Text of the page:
A new study out of Denmark shows that bats use different parts of their voice box to make noise in a range that is “tremendous” compared with other mammals. Most humans can hit three to four octaves — bats have nearly double that range. The study, published in the PLOS Biology journal on Tuesday, reveals new details about how the winged animals communicate.
Elite singers, such as Carey, can reach more octaves than the typical person. The “All I Want For Christmas Is You” singer is known for a five-octave range that allows her to reach high notes, such as those in her 1991 hit “Emotions,” making the song a challenge for many singers to replicate. Legendary artist Prince also had an atypical vocal range, with some speculating that he may have sung notes across six octaves.
But bats? The sounds they make can span seven octaves, the study shows, surpassing both Carey and Prince.
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For the first time, researchers from the University of Southern Denmark caught on video how the mammals make sound — a process that involved using the voice boxes of eight Daubenton’s bats, medium-sized bats with short ears that are found across Europe and Asia.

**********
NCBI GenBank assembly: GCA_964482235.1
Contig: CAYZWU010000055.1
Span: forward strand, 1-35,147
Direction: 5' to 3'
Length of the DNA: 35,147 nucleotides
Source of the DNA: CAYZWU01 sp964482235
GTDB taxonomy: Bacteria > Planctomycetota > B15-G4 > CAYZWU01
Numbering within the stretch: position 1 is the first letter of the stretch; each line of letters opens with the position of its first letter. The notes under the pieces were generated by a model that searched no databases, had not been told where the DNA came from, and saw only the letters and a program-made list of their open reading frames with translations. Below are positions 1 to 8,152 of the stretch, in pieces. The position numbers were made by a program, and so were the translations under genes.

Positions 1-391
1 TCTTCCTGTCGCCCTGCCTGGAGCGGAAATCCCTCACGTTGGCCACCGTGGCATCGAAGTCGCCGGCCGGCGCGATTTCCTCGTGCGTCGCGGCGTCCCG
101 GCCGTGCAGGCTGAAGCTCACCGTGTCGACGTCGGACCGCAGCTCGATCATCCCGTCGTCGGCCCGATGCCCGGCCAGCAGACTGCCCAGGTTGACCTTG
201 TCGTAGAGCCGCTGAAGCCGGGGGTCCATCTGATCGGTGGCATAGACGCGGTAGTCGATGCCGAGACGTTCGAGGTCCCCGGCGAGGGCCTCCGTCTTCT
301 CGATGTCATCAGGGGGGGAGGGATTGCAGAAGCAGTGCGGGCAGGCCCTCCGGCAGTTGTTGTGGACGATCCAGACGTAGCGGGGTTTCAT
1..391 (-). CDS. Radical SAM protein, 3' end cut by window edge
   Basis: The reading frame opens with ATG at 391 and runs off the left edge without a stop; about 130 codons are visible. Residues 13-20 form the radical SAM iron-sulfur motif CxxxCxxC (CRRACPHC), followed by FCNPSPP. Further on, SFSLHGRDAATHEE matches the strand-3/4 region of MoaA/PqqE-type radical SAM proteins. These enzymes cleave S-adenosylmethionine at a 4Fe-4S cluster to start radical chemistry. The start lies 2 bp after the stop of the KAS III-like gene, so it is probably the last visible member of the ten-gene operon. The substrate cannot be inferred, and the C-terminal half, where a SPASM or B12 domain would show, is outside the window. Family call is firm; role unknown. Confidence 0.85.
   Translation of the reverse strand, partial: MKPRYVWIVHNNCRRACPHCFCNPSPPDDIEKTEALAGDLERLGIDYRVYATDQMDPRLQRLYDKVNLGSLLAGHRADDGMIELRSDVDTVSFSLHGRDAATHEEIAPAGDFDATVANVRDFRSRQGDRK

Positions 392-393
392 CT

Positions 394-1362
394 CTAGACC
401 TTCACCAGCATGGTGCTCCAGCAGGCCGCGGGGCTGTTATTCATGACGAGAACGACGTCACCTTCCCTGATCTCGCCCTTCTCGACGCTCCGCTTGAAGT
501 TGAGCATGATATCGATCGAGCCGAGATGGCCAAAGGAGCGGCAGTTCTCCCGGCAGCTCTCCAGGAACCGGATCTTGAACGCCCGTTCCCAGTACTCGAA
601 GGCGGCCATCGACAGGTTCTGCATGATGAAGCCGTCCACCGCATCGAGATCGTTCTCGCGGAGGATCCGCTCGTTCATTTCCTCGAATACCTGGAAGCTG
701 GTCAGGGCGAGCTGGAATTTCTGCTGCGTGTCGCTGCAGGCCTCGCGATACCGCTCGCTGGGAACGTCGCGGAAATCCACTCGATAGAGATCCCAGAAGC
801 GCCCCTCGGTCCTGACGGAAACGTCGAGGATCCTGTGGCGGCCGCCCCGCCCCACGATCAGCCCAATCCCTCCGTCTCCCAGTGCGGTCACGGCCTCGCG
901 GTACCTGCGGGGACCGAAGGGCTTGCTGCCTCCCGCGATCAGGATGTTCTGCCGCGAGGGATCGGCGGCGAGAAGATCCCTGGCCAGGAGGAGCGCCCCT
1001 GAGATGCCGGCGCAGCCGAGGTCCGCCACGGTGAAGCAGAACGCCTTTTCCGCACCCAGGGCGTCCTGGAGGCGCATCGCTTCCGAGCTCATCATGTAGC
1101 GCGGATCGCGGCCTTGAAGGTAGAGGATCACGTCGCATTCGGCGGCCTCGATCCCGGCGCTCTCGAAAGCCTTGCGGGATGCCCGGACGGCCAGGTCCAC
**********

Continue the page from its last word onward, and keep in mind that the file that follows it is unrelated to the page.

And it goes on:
To do this, the team used cameras that could capture high speeds to track movement in the bats’ voice boxes, said Coen Elemans, a biology professor who led the Danish research team.
Like dolphins and toothed whales, bats use echolocation, a navigation technique based on how sounds are reflected. The study captured the varying sounds bats use while echolocating, including a fast, high-frequency sound that researchers believe the creatures use while flying to find and catch insects.
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To observe that sound, the Danish team created a setup that blew air through each bat’s voice box and recorded the experiment to see what parts vibrated.
But the process led them to another discovery.
The bats made low-frequency sounds through their false vocal folds, a part of the voice box not typically used by humans to speak or sing, Elemans said.
The people who do use them? Death metal growlers and Mongolian throat singers, the research team said in a news release.
The howls and growls of metal music can damage singers’ vocal cords if they use improper technique and fail to protect their voices. Matt Heafy, lead singer of the heavy metal band Trivium, had to learn proper techniques and routines after he blew out his voice about eight years ago, Loudwire reported.
While bats can make similar growling sounds, it’s still unclear what they are trying to communicate. That probably will take more research to answer, according to the Danish team.
“Some seem aggressive, some may be an expression of annoyance, and some may have a very different function,” Lasse Jakobsen, a co-author of the study, said in the news release. “We don’t know yet.”